Trainer reveals why your dog won’t listen to you, and it’s not because they’re stubborn

 Playful dog among torn pieces of a pillow on the floor.
Playful dog among torn pieces of a pillow on the floor.

Do you feel like your dog just won't listen to you? If so, you're not alone.

Many pet parents spend a lot of time trying to figure out how to deal with a badly behaved dog, but often, what we think is disobedience is actually something else.

In a post shared to Instagram, Jill Hassevoort, a trainer certified through the prestigious Karen Pryor Academy, says that a dog that refuses to do what you ask isn't trying to be difficult.

Instead, a failure to follow a command or instruction may have many underlying reasons. Keep reading as Hassevoort reveals five of the most common...

1. Pain: "If you’re seeing reluctance to do certain actions, pain is likely a factor," explains Hassevoort. Other signs a dog is in pain include restlessness, crying, anxiety, and aggression, so if you suspect pain may be the driving factor behind your dog's refusal to listen to you, we recommend taking them to see a vet as soon as possible.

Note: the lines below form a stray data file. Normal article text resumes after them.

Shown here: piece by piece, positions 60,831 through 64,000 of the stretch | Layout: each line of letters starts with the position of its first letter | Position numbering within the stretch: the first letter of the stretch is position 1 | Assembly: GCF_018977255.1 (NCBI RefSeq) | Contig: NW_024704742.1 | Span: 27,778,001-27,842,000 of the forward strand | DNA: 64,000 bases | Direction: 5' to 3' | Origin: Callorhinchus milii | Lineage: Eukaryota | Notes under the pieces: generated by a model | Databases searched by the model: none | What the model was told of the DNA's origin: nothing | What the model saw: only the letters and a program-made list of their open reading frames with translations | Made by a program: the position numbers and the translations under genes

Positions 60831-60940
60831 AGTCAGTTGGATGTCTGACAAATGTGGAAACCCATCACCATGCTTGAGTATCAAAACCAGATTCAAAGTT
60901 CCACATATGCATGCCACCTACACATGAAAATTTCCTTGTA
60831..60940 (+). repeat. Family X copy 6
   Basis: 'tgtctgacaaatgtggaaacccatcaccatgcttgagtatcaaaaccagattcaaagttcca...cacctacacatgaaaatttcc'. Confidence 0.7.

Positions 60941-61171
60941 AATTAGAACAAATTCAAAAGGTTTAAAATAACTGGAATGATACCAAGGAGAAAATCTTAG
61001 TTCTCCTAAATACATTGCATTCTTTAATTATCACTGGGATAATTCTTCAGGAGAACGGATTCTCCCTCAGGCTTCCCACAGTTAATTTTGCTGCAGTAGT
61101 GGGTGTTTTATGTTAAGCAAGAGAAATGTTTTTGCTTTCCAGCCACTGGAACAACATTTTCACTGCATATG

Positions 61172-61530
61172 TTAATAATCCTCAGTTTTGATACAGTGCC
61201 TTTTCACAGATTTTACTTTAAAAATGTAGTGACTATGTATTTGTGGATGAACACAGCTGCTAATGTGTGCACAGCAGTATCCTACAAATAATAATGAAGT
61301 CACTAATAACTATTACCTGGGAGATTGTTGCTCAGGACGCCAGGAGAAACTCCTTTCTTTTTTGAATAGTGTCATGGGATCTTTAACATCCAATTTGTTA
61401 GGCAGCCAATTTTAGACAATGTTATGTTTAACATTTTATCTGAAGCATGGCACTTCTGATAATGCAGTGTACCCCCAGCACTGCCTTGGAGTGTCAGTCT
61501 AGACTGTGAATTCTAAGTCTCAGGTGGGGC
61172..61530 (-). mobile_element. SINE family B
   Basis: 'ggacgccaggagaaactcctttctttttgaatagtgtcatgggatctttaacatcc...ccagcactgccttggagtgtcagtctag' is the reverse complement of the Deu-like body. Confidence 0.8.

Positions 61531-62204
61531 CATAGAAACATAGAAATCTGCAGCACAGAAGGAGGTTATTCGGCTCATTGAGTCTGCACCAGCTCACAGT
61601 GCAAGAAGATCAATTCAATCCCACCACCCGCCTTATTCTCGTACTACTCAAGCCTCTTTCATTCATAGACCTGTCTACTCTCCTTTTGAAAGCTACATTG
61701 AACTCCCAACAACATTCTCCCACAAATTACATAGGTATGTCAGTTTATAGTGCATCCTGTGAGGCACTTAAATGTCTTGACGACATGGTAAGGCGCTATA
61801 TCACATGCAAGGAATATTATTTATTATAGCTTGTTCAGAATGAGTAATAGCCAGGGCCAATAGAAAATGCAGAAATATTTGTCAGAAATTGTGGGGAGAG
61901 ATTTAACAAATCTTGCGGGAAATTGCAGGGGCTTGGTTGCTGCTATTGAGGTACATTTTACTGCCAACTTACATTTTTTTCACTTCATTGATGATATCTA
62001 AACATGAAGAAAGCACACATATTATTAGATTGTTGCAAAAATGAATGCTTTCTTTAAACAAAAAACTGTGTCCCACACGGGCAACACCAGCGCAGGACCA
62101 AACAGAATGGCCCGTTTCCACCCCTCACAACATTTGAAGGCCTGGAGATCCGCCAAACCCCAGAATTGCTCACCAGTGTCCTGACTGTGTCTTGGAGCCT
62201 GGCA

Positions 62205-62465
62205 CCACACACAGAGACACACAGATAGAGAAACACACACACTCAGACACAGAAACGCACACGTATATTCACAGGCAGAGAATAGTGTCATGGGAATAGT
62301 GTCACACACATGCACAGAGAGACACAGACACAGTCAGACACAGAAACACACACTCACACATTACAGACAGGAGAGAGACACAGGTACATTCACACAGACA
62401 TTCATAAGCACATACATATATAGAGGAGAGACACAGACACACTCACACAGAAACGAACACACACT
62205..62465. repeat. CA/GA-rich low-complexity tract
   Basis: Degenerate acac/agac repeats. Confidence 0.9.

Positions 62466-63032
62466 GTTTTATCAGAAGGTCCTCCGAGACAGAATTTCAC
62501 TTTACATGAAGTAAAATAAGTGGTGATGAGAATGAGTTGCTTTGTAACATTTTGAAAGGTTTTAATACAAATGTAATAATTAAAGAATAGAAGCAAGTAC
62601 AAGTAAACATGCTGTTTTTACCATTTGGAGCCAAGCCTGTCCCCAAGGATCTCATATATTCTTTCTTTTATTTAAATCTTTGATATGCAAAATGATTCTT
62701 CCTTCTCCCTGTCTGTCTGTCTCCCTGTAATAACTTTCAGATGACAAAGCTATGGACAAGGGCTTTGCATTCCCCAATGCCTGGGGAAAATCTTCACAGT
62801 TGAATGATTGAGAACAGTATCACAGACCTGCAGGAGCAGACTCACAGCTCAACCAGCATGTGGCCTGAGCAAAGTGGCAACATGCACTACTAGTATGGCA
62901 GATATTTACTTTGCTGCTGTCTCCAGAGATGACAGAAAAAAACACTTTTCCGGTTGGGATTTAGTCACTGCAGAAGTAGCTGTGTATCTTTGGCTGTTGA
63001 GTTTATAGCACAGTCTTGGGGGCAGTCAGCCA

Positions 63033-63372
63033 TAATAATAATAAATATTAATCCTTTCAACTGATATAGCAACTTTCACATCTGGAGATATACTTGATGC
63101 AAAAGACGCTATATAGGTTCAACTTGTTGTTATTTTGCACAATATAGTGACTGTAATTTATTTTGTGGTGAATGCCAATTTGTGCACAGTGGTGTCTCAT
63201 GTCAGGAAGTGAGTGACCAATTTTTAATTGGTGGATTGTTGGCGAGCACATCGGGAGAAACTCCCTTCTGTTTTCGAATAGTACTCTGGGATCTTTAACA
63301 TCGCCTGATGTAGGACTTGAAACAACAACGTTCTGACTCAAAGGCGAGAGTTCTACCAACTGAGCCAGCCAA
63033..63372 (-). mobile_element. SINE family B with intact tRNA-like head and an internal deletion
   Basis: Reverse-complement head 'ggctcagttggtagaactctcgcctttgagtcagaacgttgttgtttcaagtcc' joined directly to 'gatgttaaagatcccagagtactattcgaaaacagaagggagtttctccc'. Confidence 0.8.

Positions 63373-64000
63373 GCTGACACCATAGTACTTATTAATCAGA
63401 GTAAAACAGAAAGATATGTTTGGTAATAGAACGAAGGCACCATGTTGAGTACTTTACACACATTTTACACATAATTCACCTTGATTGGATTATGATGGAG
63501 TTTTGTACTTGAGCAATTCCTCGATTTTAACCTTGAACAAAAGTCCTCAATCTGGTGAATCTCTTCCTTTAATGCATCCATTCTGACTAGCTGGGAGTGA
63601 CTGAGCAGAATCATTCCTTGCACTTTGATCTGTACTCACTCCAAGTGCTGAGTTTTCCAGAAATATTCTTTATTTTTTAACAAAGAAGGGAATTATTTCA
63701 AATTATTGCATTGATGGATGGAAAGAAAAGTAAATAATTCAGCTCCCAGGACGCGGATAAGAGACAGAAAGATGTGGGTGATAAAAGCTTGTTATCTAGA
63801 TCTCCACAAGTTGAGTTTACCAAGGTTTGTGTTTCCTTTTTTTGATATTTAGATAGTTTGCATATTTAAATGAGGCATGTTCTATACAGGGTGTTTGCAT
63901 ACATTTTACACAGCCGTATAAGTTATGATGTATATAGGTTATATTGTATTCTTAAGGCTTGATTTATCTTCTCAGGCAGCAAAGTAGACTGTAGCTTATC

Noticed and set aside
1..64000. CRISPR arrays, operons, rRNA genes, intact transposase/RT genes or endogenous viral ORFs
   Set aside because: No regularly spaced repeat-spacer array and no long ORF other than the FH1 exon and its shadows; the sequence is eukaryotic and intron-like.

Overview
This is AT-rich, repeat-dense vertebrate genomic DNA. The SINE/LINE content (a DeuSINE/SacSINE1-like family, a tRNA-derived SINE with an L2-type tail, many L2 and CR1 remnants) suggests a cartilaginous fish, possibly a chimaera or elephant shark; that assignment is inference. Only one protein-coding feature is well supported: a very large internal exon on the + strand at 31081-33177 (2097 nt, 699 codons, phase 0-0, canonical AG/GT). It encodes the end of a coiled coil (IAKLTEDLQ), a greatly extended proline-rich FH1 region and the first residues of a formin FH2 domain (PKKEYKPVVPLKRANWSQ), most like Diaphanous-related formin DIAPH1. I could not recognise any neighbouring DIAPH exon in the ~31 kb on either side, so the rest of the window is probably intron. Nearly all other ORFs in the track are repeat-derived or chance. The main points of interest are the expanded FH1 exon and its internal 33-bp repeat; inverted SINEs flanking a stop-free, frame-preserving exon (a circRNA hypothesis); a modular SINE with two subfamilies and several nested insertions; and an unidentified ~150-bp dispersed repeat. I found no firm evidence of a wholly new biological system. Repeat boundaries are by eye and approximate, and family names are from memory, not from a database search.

2. Fear or stress: "Those emotions can override the thinking part of our dogs brains and make them unable to respond," says Hassevoort. Check out this guide to 'How do I know if I have a scared dog?' for tips on managing a fearful pup.

3. Lack of generalization: "Just because your dog can do something at home in your kitchen doesn’t mean they know how to do it on a walk with countless distractions around," explains Hassevoort. If you want your dog to be quiet when you're having lunch in your favorite cafe, for example, it's important that you practice training them in that setting and not just at home.

4. They don't understand what you're asking of them: "It’s easy for us humans to think we’ve taught one thing when we’ve actually taught something very different. The learner is always right."

5. Lack of reinforcement history: "The definition of stubborn is determination not to change *in spite of* good reason," Hasservoort says. "Dogs do what works. If we want them to do what we want, we have to make that option even more reinforcing than what they’re already choosing to do."

So, next time it feels like your canine companion isn't listening to you, run through Hassevoort's tips above and see if there could be a reason driving their refusal to do what you ask them to do.

And if you're at all concerned about your pup, we recommend reaching out to your vet or a qualified trainer for advice and guidance.